Reducing health differences through service optionsWork is underway in Finland to determine which health care services will and will not be reimbursed from public funds. The EU directive on patients' rights on cross-border health care provides the most recent impetus for this, but the move would have anyway been on the agenda in Finland. "The increase in treatment choices as well as costs forces us to consider how resources can be used as efficiently and equitably as possible," says Jaana Leipälä, General Secretary of the newly-formed Council for Choices in Health Care in Finland.
The patients' rights directive states that EU citizens are entitled to choose their place of treatment with the same reimbursement as in their home countries. In this way, Kela -the Social Insurance Institution of Finland - can reimburse someone from Finland for treatment received in another EU country. Conversely, someone from an EU member state is entitled to treatment in Finland the same way that residents are. The directive does not, however, limit the rights of countries to decide on their services.
"Treatment from abroad is not reimbursed unless it is among the Finnish service range. Neither do we have to provide others with treatment that does not belong to the range available here, even if it is available in a patient's own country," Leipälä explains.
As much as possible for as many as possibleThe Council for Choices in Health Care will meet for the first time in September. The main criteria on accessing treatment options are contained in legislation. In 2013, the Health Care Act was amended to provide for the creation of the new Council.
The Council's mandate is to monitor and evaluate health care service choices and make recommendations for health and medical procedures and methods that are to be included or excluded from the array of service options reimbursable from public funds.
"The key factors are that there is sufficient evidence on a particular treatment's effectiveness and safety. We also have to consider this in terms of society as a whole. When the aim is to have as many health benefits as possible for as many people as possible, the costs of treatment have to be acceptable. If a new form of treatment is very expensive in relation to its benefits, it should not be included in the selection of services."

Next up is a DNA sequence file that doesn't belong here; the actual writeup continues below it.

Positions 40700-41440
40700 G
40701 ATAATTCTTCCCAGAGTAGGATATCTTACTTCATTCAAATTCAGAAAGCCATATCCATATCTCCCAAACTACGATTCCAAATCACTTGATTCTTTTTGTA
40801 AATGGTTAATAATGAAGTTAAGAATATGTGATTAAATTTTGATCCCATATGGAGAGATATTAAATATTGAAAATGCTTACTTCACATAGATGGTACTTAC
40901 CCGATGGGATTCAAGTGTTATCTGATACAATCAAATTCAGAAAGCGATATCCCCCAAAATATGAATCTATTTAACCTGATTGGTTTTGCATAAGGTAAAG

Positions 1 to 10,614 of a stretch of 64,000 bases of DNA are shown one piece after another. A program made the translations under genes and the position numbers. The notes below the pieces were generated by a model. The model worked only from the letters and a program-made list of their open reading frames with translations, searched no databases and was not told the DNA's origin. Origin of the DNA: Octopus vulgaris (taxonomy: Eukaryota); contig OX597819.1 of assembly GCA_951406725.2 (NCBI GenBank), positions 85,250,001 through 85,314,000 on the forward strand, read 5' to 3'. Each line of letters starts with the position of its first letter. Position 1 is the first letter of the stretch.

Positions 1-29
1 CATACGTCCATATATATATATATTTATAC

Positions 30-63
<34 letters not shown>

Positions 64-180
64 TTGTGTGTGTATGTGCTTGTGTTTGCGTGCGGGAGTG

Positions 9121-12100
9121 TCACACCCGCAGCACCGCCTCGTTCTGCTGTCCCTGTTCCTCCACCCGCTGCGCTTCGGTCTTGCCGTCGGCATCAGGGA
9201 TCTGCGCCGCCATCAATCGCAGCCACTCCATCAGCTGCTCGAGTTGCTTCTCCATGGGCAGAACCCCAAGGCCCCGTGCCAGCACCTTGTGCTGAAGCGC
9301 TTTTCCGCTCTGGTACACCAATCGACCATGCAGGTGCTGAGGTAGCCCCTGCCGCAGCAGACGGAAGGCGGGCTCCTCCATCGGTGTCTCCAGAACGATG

Though the start of work on the determining the scope of service options is one impact of the EU directive, its chief advantage, Leipälä says, could be the standardisation of services on a domestic level. National policy aims to make the system where service access depends on one's municipality of residence more equitable. For instance, the aim is not that patients' freedom to choose possible benefits should not simply aid the better off in society.
"Reducing health differences has been on the agenda of many governments, and yet the differences have continued to increase. I hope that we can contribute to changing this trend."
Prioritising and implementationThe new Council will not be starting its work with nothing to go on. It will draw on, for example, the Current Care Guidelines, which are independent, evidence-based clinical practice guidelines for use by health care professionals in making treatment decisions. It will also use the Ministry of Social Affairs and Health's (MSAH) uniform criteria on access to non-emergency treatment, which in part aim to secure access to treatment on equal grounds irrespective of people's place of residence in Finland.
The Council nevertheless has its work cut out.
"Setting priorities has not been at all easy. We can learn form the experiences of others, but we have to create our own method wisely," Leipälä stresses.
The Council comprises representatives of the MSAH, the National Institute for Health and Welfare, the Association of Local and Regional Authorities and the National Supervisory Authority for Welfare and Health. It will also have specialist inputs from the medical and dental medical, legal, health economics and the social and health care service systems.
This emphasis on government authorities prompts the question of whether the Council will hear from patients themselves. Leipälä says that the issue is important but not especially simple.
"Patient organisations were created to further the interests of their members. The Council, on the other hand, has to look at the issue comprehensively. This requires not only the management of issues, but also containing them. The EU directive in itself already strengthens patients' rights, and the work of the council will not be deaf to the spirit of the directive. It will consult with patients' representatives and other groups extensively, and a network of experts will be assembled to support the work."
The creation of the Council has also looked at the experiences of Norway and Sweden in setting national priorities on reimbursable treatment choices, where the implementation of the national recommendations has turned out to be a challenge.
"Initially, the aim in Finland was to give the Council a stronger say in decision-making, but in the end we ended up with recommendations only. It may be that in the future the mandate will have to be strengthened," says Leipälä. She also points to the situation in Sweden, where recommendations are made at national level, but resources are disbursed regionally."
Decisions on choices in health care services represent a general policy line that will influence how the whole system functions. The new Council will not deal with the cases of individual patients, which will continue to be handled by relevant health care bodies.
Text: Paula Mannonen and Mark Waller